As a web editor you are responsible for one of the most important points of contact to your clients: your website. Visitors have high expectations to the user experience of your website and they don’t easily forgive you for major mistakes – neither does your Head of Communications! He or she wants your organization’s messaging to be consistent and professional and relies on you for ensuring your website meets these requirements. Here are some best practices related to web editing issues your boss would raise.
“I tried to download a report from our website, and it looked weird.”
If you have documents available for download on your website, you want to make sure they look the way they were intended to, when viewed by visitors. The safest solution is to make sure that all downloadable documents are in Portable Document Format (PDF). PDFs will look and print the same on all computers whereas other documents may not. Further, there are different software requirements for reading different file types, but PDF is a universally accepted type.
In your content map or media library, locate all documents intended for download on your website and make sure their file types are PDF. Update and replace if needed.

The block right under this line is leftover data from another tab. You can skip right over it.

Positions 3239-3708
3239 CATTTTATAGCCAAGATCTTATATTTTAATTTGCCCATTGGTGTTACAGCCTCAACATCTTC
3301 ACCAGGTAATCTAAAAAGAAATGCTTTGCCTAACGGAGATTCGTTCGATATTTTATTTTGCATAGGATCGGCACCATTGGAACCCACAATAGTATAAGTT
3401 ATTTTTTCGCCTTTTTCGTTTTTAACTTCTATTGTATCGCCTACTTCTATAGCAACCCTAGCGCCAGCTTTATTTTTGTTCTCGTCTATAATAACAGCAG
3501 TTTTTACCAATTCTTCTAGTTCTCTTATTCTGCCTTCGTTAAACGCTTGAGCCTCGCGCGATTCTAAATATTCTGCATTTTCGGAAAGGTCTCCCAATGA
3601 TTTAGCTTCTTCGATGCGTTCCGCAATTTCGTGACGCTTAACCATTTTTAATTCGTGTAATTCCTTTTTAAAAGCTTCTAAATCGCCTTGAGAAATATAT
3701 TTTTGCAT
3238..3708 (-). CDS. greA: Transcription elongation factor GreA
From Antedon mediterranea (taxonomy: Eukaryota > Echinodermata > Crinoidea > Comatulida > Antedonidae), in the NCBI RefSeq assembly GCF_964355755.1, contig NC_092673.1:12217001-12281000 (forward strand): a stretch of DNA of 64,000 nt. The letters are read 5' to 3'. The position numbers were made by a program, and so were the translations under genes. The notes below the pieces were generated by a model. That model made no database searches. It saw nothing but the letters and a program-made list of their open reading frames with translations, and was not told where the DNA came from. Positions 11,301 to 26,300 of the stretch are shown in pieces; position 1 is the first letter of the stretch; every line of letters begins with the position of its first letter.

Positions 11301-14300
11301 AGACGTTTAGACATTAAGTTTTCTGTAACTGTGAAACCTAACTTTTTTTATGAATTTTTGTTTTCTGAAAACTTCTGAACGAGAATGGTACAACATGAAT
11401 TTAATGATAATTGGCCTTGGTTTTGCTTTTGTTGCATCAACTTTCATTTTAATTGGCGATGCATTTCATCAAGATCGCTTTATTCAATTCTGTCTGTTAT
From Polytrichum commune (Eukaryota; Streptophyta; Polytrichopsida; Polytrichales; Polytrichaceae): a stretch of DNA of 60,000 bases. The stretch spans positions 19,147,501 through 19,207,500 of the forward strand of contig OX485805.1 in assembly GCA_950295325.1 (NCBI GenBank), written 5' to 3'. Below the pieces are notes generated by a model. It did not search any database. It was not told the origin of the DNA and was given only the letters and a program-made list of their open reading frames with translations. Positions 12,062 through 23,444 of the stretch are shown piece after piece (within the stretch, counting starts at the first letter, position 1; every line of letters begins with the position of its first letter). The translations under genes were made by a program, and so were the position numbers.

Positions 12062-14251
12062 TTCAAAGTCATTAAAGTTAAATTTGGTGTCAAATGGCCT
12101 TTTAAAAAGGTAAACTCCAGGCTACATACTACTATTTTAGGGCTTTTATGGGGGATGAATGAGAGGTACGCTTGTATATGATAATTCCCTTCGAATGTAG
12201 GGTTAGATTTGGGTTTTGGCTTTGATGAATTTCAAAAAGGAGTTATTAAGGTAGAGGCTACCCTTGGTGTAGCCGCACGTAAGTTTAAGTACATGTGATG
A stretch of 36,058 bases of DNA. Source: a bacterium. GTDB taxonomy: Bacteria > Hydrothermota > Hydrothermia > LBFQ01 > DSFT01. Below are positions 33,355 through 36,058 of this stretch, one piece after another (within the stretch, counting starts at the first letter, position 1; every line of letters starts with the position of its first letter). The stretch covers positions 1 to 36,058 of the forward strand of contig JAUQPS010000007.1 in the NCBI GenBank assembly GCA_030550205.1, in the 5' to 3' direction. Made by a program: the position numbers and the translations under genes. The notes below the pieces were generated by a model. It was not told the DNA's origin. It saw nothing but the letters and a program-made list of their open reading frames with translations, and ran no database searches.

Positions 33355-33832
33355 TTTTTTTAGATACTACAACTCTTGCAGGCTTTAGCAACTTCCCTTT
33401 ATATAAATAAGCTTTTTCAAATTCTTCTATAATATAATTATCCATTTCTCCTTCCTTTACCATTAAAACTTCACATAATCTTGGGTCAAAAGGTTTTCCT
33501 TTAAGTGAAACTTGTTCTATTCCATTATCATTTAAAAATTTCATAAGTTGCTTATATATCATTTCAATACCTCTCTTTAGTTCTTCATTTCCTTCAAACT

“Why is this text in bold?”
For the best user experience, make sure that your styling across the website is consistent. Uses of formatting, like bold and italic, that are part of your visual identity should be formulated in your CSS (the style sheets that determine the look across your site).
Any deviations from the CSS should be located, reviewed and possibly edited. Scan your website for HTML related to formatting not formulated in the CSS, and review if the formatting supports or hinders your communication.
“Images take too long to load!”
Smaller size and lower resolution images will usually do the job just fine in conveying your message, whereas images of several megabytes can significantly worsen the loading time of your pages, and hence the user experience.
In your content map or media library, locate all images on your site and make sure their size is less than 1 MB. Resize and replace if needed.
For more advice on how to survive in the website wilderness, download the full version of "The Web Editor's Survival Guide."